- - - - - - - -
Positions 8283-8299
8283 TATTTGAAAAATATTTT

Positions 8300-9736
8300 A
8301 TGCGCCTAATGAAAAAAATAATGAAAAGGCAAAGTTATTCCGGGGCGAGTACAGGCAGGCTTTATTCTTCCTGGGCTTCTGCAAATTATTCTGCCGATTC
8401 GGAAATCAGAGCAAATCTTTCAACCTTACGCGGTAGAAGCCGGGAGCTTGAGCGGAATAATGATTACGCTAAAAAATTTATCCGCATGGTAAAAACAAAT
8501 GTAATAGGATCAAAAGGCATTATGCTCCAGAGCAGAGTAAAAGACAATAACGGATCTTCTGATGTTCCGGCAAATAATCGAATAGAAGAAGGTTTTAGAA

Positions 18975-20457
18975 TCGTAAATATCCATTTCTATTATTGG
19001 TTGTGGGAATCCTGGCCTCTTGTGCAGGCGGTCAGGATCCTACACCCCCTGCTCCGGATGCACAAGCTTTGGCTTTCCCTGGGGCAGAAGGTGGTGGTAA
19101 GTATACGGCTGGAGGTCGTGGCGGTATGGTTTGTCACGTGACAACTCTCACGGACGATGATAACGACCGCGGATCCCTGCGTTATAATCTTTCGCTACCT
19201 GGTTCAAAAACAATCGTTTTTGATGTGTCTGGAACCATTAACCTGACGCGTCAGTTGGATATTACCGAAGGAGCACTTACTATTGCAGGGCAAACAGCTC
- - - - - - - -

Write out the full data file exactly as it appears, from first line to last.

Positions 8283-8299
8283 TATTTGAAAAATATTTT

Positions 8300-9736
8300 A
8301 TGCGCCTAATGAAAAAAATAATGAAAAGGCAAAGTTATTCCGGGGCGAGTACAGGCAGGCTTTATTCTTCCTGGGCTTCTGCAAATTATTCTGCCGATTC
8401 GGAAATCAGAGCAAATCTTTCAACCTTACGCGGTAGAAGCCGGGAGCTTGAGCGGAATAATGATTACGCTAAAAAATTTATCCGCATGGTAAAAACAAAT
8501 GTAATAGGATCAAAAGGCATTATGCTCCAGAGCAGAGTAAAAGACAATAACGGATCTTCTGATGTTCCGGCAAATAATCGAATAGAAGAAGGTTTTAGAA

Positions 18975-20457
18975 TCGTAAATATCCATTTCTATTATTGG
19001 TTGTGGGAATCCTGGCCTCTTGTGCAGGCGGTCAGGATCCTACACCCCCTGCTCCGGATGCACAAGCTTTGGCTTTCCCTGGGGCAGAAGGTGGTGGTAA
19101 GTATACGGCTGGAGGTCGTGGCGGTATGGTTTGTCACGTGACAACTCTCACGGACGATGATAACGACCGCGGATCCCTGCGTTATAATCTTTCGCTACCT
19201 GGTTCAAAAACAATCGTTTTTGATGTGTCTGGAACCATTAACCTGACGCGTCAGTTGGATATTACCGAAGGAGCACTTACTATTGCAGGGCAAACAGCTC